CCPA Disclosure Requirements Emphasized by California AG’s Settlement With DoorDash‎

Privacy & Cybersecurity Newsletter
April 2024

Enforcement of the California Consumer Privacy Act (“CCPA”)[1] continues to heat up with California Attorney General Rob Bonta’s office announcing its second public enforcement action, this time against delivery service provider DoorDash, Inc.[2]

As with the AG’s first enforcement action against beauty retailer Sephora,[3] the DoorDash resolution highlights the AG’s broad interpretation of the term “sale” under the CCPA and the AG’s aggressive enforcement of the statutory notice and opt-out requirements. DoorDash’s alleged participation in a marketing collective in which it exchanged the personal information of California consumers without providing the required disclosures and opt-out options led to a six-figure settlement with the California AG and additional injunctive penalties.

Businesses interacting with California consumers should review their privacy policies and marketing agreements to ensure that the applicable notices and disclosures are provided for all “sales” of personal information belonging to California consumers.

Exchanging Customer Information With Other Businesses For Marketing Purposes Is a “Sale” of Personal Information that Requires Disclosure Under Both the CCPA and CalOPPA

The AG’s settlement with DoorDash resolved allegations concerning DoorDash’s participation in two marketing co-operatives in which unrelated businesses exchanged personal information of their customers for purposes of advertising their own products to the other businesses’ customers.The AG claimed that DoorDash provided the co-ops with personal information of its California customers in exchange for the opportunity to send mailed advertisements to customers of other participating businesses.The AG found this exchange of information to be a “sale” of personal information under the CCPA.According to the AG, DoorDash violated the statute by not disclosing this exchange of personal information in its posted privacy policy and by failing to post a “Do Not Sell My Personal Information” link on its website and mobile application for customers to opt-out of this sale.The AG also alleged that DoorDash’s failure to disclose the sale of personal information in its posted privacy policy violated the California Online Privacy Protection Act of 2003 (“CalOPPA”)[4].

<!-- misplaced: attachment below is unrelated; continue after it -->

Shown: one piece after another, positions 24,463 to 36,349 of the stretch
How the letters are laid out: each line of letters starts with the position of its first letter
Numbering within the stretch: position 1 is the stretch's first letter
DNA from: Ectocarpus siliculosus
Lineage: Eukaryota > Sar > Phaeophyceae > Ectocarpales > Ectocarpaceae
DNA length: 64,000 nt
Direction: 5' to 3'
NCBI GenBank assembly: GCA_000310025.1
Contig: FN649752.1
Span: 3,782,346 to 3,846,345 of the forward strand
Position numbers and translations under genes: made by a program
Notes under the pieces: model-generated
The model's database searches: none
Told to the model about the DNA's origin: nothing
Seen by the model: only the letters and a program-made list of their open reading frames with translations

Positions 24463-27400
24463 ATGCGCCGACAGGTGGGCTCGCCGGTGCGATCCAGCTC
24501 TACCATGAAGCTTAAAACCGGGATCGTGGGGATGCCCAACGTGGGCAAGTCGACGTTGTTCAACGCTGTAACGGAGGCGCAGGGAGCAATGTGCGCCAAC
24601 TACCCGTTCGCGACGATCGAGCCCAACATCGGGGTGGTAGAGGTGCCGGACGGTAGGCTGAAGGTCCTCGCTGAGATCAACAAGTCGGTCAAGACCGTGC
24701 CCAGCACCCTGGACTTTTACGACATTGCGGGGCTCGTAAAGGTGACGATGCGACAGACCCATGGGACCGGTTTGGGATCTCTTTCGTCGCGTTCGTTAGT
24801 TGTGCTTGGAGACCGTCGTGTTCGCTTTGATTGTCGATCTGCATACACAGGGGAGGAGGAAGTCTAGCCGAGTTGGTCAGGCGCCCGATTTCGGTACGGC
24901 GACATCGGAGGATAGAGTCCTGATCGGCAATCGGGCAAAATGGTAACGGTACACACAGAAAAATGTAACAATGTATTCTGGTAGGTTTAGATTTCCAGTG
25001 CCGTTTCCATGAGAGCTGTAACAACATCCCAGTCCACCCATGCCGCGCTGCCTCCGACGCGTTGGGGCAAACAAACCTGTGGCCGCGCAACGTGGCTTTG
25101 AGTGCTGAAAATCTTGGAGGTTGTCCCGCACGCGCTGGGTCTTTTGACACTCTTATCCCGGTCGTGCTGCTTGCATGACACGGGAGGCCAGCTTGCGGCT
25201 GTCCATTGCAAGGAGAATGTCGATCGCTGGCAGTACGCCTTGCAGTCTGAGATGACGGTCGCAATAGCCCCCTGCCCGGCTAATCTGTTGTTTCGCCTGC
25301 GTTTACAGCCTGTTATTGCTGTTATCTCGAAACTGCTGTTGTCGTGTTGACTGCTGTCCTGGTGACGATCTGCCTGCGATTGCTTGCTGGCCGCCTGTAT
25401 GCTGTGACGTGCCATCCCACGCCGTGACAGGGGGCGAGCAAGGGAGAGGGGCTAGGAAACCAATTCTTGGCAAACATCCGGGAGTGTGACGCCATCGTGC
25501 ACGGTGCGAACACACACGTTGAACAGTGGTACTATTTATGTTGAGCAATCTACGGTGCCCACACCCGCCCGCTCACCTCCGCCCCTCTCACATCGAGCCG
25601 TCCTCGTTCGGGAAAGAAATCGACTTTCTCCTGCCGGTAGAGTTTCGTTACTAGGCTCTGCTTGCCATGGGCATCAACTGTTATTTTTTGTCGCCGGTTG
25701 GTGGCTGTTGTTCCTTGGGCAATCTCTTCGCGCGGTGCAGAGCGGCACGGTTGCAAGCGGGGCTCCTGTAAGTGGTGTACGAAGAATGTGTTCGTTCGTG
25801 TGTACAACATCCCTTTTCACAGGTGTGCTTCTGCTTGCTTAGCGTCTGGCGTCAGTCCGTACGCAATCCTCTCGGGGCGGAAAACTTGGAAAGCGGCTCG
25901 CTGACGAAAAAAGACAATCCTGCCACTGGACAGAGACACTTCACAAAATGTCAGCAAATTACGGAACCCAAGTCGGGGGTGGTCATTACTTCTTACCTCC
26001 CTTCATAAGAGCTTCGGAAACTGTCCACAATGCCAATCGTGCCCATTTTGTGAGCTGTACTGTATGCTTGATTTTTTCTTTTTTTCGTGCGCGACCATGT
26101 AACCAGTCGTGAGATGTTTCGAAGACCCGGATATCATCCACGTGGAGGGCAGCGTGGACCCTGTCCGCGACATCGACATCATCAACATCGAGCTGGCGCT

As part of its settlement with the AG, DoorDash must pay a $375,000 civil penalty and comply with certain injunctive terms, including: (1) complying with the CCPA and CalOPPA, (2) reviewing applicable vendor contracts and use of technology to evaluate if it is selling or sharing consumer personal information, and (3) providing annual reports to the AG concerning DoorDash’s potential sale or sharing of consumer personal information.

The AG emphasized “[t]his enforcement action underscores that sharing of customers’ personal information with a marketing cooperative is a sale within the meaning of the CCPA and that businesses can be exposed to liability under multiple California privacy laws for the same conduct.”[5]

The AG Is Concerned About the Impact on Consumers of Downstream Sales of Personal Information